Hiring

How to Hire an SEO Manager for B2B SaaS

Done right, SEO can be a huge growth driver for saas businesses. It compounds over time, and carries no long-term ongoing cost like PPC. It’s no wonder why SEO & content specialists are one of the most sought after marketing roles right now.

If you find yourself responsible for hiring an SEO manager (without being an SEO expert yourself), then this post is for you.

We’ll cover:

  • Which skills you need to look for
  • Is saas-specific experience necessary?
  • The tools you should look for experience with
  • How to assess a candidate’s ability
    • Using a screening test
    • Interview questions you can ask
    • Trial tasks you can assign
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Which skills should you look for?

SEO, although a seemingly niche area of marketing, can still be broad. Within SEO, there’s room for different specialisms. As with any job, there’s also the subject-specific skills, and the broader skills.

SEO-specific skills

These are the ‘subject matter’ skills to look for. It’s absolutely normal to have expertise in only one or two of these:

  • Technical SEO- technical audits, fixing core web vitals issues, using site audit tools like Screaming Frog (or the equivalent feature of Ahrefs, Semrush etc. – likely able to converse easily with devs
  • Content SEO- keyword research, content planning, writing briefs for writers and/or managing content teams
  • Link building- outreach, relationship management & other link building tactics to acquire quality links to rank for more competitive keywords
  • Strategy- a high-level overview, with experience in decision making and directing resources (link builders, content writers, and technical work)

If you can find all of these skills in one person, that’s amazing. Make an offer!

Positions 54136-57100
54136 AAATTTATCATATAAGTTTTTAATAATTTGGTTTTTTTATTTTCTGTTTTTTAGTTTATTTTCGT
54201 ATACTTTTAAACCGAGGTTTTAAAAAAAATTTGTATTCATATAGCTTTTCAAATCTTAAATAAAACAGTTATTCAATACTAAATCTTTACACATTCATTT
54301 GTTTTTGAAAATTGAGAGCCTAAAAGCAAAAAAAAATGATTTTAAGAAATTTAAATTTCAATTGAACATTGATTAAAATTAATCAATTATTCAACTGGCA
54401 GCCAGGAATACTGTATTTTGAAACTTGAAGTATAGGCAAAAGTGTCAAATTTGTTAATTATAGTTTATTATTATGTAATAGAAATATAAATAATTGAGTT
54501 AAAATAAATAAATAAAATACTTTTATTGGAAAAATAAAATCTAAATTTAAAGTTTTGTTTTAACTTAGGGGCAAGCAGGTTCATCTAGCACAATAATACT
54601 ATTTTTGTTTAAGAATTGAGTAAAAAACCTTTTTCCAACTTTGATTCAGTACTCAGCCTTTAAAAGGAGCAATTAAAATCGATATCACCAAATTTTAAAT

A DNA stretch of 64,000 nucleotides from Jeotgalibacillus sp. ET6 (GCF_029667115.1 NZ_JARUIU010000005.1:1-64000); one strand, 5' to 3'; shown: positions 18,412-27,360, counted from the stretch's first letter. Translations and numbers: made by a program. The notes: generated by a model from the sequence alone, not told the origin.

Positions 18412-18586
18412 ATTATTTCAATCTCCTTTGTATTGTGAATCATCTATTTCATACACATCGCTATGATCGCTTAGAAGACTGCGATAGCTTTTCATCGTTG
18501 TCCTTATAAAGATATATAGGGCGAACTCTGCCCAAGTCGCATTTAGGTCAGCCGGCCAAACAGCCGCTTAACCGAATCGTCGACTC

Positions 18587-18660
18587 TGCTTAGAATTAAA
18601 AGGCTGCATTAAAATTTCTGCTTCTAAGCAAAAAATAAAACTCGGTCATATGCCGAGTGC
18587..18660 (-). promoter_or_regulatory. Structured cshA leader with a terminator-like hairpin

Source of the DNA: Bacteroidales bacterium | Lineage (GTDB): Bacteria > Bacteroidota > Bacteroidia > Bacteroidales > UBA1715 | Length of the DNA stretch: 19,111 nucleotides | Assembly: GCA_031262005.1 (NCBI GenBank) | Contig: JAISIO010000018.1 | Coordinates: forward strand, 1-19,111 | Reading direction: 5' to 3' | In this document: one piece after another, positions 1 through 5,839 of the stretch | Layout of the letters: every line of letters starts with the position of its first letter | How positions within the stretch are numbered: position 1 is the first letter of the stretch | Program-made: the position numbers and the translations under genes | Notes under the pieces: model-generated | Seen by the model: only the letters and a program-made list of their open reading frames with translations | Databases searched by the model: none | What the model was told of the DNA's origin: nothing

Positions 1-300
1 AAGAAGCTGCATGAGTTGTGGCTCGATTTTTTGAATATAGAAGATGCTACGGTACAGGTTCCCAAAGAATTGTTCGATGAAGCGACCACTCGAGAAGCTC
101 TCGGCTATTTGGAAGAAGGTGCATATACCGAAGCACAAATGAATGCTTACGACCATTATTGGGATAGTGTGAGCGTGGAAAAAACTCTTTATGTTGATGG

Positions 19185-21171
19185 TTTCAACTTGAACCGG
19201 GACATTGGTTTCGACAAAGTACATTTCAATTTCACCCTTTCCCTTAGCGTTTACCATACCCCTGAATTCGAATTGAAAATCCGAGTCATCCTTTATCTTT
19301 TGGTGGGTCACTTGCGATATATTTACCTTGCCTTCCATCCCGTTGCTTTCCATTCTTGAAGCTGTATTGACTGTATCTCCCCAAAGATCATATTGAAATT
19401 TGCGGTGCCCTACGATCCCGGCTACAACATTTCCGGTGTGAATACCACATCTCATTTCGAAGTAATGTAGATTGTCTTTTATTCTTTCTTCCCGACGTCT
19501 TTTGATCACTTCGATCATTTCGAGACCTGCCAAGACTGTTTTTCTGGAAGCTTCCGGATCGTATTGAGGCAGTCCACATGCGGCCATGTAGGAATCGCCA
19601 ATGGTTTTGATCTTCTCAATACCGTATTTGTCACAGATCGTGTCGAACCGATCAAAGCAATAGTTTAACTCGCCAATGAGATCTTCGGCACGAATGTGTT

Most likely you’ll be trying to find a person who is 80-90% of the way there, with some ambition to learn quickly and get to 100%. The most common gap you’ll find is likely to be with link building, from my experience. 

Where possible, SEOs love to outsource link building, so you might find that candidates have experience managing an agency rather than doing it themselves.

Let’s face it, cold outreach is not most people’s idea of fun. Think ahead, and discuss it with candidates. Do you (and they) foresee link building being a significant part of your SEO efforts? Will you have a budget to outsource it? For a solo SEO manager, it’s rarely a smart use of their time to hammer cold outreach all day.

Other skills

Naturally, to succeed in any role there’s more to it than just those subject-specific skills. An in-house B2B SEO manager will also need to be able to:

  • Navigate internal resources
  • Handle & interpret data
  • Communicate well (internally and  + externally)

Any initiatives an SEO manager puts forward will need resources. That could be budget, writing, design, development or anything else. The person will need to have a good understanding of effort vs impact, and be able to build a business case for allocating these resources.

Kevin Indig of Shopify articulated this perfectly recently. He describes how SEOs give recommendations to other teams, and how there’s a relatively small number of things we do fully ourselves. Like a product manager, coordinating other internal resources is a big part of an SEO’s role.

As well as generally being competent across marketing fundamentals, being skilled with data is a big plus too. Like with any growth-based role, data will inform decision making as much as possible. As a minimum, experience with Google Analytics & spreadsheets is necessary for tracking impact and prioritising work.